The tenth anniversary edition of the Silverstone 500 has been taken in emphatic style by 2Seas Motorsport. The single round entry dominated qualifying to take the pole yesterday and a combination of Hunter Abbott and Martin Kodric drove exceptionally to romp away at the front of the field. As a result, the Anglo-Bahraini outfit secures not only its first win in their new Mercedes-AMG GT3 EVO but the prestigious and historic RAC Trophy. In the GT4 class victory went to Newbridge Motorsport, the team which led most of the 2020 Silverstone 500 only to lose out on pit strategy at the end. Amazingly, the result gives both amateur driver Matt Topham and GT racing legend Darren Turner their first victories in the intelligent Money British GT Championship.
GT3: Victory Assured but Points Hard Fought in the Top Class.
With a three hour race its hard to say that victory was earned on Saturday but for Hunter Abbott and Martin Kodric it’s almost true. After throwing down a serious marker in qualifying, Abbott shot off like the proverbial robber’s dog at the start of the race, building up an almost 30 second lead before eventually bringing the Benz to pit lane. Aided and abetted by two significant retirements in the first hour, most of the hard work was actually done by the amateur driver.
Those retirements, of Brendan Iribe‘s Inception Racing by Optimum Motorsport McLaren 720s GT3 and the father and son pairing of Richard and Sam Neary in the only older Mercedes-AMG on the grid, made the job a little easier. Iribe came to grief whilst lapping the Car Gods with Ciceley Motorsport GT4 Mercedes, the faster car suffering front suspension damage which called time on the race. Richard Neary however had the stint of his life in the Team Abba Racing Mercedes GT3, at times setting the pace and driving with a confidence and relaxed manner we’ve rarely seen from the longtime Am driver. He handed over to Sam Neary well in contention for a podium before gear selection problems stopped the most successful Mercedes-AMG chassis of all time in its tracks.
The biggest challenge to the 2Seas tsunami was Barwell Motorsport. Leo Machitski drove exceptionally well in the first stint, excepting of course the spin on lap one which would have dropped the Lamborghini fully to the back of the field if not for a similar rotation for class debutant Mia Flewitt in the Team Rocket RJN run McLaren GT3. An early pit stop to change over to Dennis Lind paid dividends, the ex-Lamborghini factory man carving his way through the field to lead the race outright through the three mandatory pit stops. Early gains from pitting a pro against the ams evaporated when the team returned to pit lane and installed Machitski again, going up against the likes of Kodric, Jonny Adam and Charlie Eastwood.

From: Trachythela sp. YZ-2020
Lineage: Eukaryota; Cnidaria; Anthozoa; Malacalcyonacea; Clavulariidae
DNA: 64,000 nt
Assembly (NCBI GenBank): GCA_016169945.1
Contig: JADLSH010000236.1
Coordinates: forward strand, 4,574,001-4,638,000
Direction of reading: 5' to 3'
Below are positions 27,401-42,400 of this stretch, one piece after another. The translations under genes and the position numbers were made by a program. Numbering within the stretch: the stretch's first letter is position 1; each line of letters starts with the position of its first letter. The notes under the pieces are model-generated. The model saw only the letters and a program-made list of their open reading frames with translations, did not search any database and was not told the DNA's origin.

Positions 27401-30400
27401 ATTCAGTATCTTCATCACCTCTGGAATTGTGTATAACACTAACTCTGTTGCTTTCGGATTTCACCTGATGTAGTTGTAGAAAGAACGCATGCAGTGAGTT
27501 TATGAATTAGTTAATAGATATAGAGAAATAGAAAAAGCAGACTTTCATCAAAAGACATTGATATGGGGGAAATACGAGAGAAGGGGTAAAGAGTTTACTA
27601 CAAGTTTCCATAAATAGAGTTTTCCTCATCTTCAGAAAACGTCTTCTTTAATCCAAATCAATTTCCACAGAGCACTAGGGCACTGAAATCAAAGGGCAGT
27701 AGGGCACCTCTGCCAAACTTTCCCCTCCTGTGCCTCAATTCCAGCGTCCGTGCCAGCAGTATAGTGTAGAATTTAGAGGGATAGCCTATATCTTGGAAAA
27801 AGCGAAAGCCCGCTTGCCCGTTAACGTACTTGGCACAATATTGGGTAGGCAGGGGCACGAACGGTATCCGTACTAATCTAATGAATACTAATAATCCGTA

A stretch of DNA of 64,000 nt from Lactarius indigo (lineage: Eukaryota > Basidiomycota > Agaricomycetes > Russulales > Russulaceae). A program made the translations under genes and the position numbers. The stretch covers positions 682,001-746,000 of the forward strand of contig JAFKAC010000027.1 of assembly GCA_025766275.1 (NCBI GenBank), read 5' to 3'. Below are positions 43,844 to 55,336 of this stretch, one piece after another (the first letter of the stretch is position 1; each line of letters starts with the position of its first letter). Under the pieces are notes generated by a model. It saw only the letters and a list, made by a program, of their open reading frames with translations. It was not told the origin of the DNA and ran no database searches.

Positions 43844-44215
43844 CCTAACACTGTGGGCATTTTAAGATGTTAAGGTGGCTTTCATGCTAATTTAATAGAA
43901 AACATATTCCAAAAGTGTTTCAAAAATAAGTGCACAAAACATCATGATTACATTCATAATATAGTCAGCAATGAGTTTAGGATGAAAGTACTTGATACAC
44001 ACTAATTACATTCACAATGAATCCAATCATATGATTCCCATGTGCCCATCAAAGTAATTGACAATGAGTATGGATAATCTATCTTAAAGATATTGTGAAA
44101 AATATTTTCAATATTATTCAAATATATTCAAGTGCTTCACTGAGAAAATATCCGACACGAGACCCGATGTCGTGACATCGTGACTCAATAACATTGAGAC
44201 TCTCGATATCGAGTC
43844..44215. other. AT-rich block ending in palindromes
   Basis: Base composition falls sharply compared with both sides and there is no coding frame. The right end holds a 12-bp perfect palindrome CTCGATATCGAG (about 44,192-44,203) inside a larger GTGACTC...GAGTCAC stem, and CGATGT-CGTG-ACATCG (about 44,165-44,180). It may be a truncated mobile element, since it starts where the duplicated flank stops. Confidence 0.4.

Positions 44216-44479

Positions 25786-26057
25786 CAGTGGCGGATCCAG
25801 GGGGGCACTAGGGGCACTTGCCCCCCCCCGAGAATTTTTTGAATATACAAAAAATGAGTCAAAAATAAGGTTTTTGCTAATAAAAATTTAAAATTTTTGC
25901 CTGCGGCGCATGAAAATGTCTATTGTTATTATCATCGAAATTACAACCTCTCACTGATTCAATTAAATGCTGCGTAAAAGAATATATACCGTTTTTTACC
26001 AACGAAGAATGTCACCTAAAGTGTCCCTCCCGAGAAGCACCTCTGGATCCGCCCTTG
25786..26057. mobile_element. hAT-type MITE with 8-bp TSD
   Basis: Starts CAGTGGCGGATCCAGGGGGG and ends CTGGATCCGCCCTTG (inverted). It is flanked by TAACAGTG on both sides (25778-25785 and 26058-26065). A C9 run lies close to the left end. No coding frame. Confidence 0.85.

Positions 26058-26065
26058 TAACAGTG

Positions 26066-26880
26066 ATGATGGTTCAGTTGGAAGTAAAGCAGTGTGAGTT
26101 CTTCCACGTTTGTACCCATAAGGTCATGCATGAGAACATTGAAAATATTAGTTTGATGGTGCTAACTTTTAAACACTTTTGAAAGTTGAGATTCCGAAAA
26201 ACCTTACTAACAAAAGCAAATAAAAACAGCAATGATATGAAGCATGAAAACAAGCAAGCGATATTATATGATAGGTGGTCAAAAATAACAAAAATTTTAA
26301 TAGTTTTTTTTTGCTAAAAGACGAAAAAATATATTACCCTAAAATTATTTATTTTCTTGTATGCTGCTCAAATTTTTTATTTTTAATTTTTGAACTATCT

A highlight of the closing hour was the intra-team battle between Lind in the #63 Lamborghini and Sandy Mitchell who harried and eventually passed in the #1 machine he shares with Adam Balon. Que the looks of horror in the Barwell garage as the team’s two Lamborghini’s, fighting over the last two podium spots at the biggest race of the year, banged wheels at Stowe corner. With the 2Seas Motorsport machine a single round entry, the battle wasn’t just for the second biggest trophy but the biggest haul of points. 37.5 points for Mitchell and Balon goes a long way to repairing the damage from a less than spectacular Brands Hatch.
Dennis Lind claimed the fastest lap award, while he and Leo Machitski now lead the GT3 title fight.
Fourth place went to the round by round entry of Charlie Eastwood and Giacamo Petrobelli, who drove a consistent race to come out ahead of the full season entry from RAM Racing. Yelmer Buurman and Ian Loggie actually lead the race in places, and early on Loggie was one of the few who could match the pace of Hunter Abbott in the runaway blue and black Benz. With two single round cars ahead, the reigning Pro/Am champions secured points for third place in the overall title fight as a reward for their hard work. A relief no doubt as Loggie also barely missed the spinning Brendan Iribe early on, taking to the run off to protect the car at the expense of track postition.
Sixth overall and fourth in the points went to the Beechdean AMR duo of Andrew Howard and Jonny Adam. The Aston Martin V8 Vantage AMR GT3 struggled at the start of each stint, disliking the new Pirelli rubber in favour of scuffed tyres, but when the car finally came on song it was a match for almost anything else on the track and the twice championship winning pairing kept the dream alive. Adam and Howard sit second in the title fight.